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Starting a business?

Posted February 05, 2014 in Adel, Advice Column

Soon-to-be business owners often wonder what type of legal entity is best when starting a business and whether a limited liability company or an s-corporation is appropriate.

Two of the most popular choices are limited liability companies (LLCs) and s-corporations (S-Corps). LLCs and S-Corps have many similarities, the biggest being “pass-through” taxation. This means that the LLC or S-Corp does not pay taxes itself, but rather distributes those profits and losses out to its owners.

Limited liability companies have the advantages of limited liability features of corporations and the tax efficiencies and flexibility of a partnership. Being a “pass-through” entity, LLC’s profits and losses pass through the LLC to the members. As with partnerships, members (the LLC owners) report the profits and losses on their individual tax returns. The LLC’s great advantage over a partnership is that the LLC limits the liability of the member to the member’s capital investment. This is different than operating as a sole proprietor or partnership because in those entities, the partners/sole proprietor are each liable for all of the debts of the company. The S-Corp operates in a similar fashion in that the shareholders’ liability is limited to the shareholder’s capital investment.

The similarities between the LLC and the S-Corp often make either a suitable choice. However, there are differences that should be noted. One difference is there are fewer restrictions on splitting profits within an LLC since members can distribute profits as they agree, without regard to the actual capital investment. In an S-Corp, all shareholders must be treated the same for profit sharing based on their respective ownership.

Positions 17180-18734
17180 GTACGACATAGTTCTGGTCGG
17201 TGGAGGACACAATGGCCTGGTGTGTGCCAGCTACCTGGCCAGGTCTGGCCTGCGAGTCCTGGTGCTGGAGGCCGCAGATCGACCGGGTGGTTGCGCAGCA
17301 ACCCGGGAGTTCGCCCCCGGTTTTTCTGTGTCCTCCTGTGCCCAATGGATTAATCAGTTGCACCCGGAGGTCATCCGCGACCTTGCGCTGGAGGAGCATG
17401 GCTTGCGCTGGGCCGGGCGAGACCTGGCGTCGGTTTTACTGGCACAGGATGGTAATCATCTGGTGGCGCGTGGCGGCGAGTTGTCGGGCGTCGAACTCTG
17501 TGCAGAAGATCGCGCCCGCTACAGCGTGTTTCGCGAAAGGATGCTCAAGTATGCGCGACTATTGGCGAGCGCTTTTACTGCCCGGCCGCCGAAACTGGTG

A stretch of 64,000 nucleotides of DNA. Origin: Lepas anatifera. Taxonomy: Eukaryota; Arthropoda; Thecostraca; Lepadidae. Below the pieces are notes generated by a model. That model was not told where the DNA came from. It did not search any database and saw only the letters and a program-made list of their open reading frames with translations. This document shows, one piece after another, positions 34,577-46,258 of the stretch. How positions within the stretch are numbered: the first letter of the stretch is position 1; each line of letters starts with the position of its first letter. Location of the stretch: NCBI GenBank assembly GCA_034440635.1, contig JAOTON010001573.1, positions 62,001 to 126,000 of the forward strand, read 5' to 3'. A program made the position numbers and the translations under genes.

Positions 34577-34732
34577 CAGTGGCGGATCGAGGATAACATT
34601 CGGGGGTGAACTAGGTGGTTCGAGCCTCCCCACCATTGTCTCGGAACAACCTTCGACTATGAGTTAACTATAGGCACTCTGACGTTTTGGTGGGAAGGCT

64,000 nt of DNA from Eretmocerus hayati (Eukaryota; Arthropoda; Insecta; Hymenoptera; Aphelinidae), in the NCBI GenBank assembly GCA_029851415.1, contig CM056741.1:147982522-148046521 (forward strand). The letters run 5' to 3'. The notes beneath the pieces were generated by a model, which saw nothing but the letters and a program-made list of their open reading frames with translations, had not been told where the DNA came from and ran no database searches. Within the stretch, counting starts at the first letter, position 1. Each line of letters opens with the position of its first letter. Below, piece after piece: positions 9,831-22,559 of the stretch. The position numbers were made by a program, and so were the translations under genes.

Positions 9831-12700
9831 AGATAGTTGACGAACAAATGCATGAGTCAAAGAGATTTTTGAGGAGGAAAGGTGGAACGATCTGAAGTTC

Another difference between an LLC and an S-Corp is taxation on “distributions.” In an LLC, the entire net income of the LLC is subject to a 15.3 percent self-employment tax. However, in an S-Corp, only wages (must be reasonable wages) of the S-Corp shareholder are subject to this employment tax. The balance of the S-Corp’s income is paid to the owners as a distribution and not subject to that tax. There can be potential tax savings by creating an S-Corp in this regard.

It may make sense to organize as an LLC and also elect S-Corp status. This keeps your business as an LLC from a legal standpoint but for tax purposes it is treated as an S-Corp. This gives the small business owner the added flexibility of an LLC with the tax advantages of an S-Corp.

It is important to note that other facts and circumstances go into determining which entity is appropriate. An experienced attorney can help you make an educated decision.

Information provided by Adam Doll, attorney at law, Hopkins and Huebner, P.C., 1009 Main St., P.O. Box 99, Adel, 515-993-4545, fax: 515-993-5214.

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